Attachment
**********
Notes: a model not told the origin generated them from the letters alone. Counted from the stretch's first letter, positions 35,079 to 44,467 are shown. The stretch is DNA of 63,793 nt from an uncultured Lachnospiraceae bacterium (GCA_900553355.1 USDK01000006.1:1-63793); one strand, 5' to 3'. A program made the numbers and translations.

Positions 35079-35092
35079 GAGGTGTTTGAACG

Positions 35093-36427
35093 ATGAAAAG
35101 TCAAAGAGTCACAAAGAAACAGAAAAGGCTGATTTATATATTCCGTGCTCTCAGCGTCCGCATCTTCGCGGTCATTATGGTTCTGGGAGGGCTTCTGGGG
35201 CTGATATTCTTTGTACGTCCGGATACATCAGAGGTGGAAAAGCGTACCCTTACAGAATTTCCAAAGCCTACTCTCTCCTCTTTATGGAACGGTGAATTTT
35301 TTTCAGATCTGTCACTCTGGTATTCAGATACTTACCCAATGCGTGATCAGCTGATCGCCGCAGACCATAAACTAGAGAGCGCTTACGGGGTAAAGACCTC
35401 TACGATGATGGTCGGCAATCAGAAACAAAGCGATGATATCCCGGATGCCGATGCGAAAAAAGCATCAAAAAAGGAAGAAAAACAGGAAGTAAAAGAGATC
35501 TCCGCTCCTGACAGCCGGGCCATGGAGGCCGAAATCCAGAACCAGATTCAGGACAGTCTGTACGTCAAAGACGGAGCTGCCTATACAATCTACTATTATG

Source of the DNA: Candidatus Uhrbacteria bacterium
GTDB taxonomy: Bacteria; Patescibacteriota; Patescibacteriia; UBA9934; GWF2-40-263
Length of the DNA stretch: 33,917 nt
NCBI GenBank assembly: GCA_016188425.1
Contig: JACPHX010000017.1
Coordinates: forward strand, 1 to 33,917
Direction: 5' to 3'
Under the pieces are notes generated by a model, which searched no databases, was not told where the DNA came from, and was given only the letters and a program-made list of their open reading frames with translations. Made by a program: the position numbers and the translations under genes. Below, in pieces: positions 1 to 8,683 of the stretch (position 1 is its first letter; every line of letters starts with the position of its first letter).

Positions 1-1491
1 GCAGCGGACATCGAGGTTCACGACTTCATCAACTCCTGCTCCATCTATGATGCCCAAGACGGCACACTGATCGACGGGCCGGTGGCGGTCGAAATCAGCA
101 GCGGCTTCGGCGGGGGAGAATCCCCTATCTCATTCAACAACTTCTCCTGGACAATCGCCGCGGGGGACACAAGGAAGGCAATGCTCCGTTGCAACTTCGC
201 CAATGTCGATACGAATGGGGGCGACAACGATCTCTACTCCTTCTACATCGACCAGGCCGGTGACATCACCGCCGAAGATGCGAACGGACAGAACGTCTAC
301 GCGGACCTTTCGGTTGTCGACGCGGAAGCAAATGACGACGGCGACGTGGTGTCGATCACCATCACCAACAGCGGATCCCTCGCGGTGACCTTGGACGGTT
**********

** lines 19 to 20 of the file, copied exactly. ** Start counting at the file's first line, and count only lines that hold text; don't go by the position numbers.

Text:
Positions 1-1491
1 GCAGCGGACATCGAGGTTCACGACTTCATCAACTCCTGCTCCATCTATGATGCCCAAGACGGCACACTGATCGACGGGCCGGTGGCGGTCGAAATCAGCA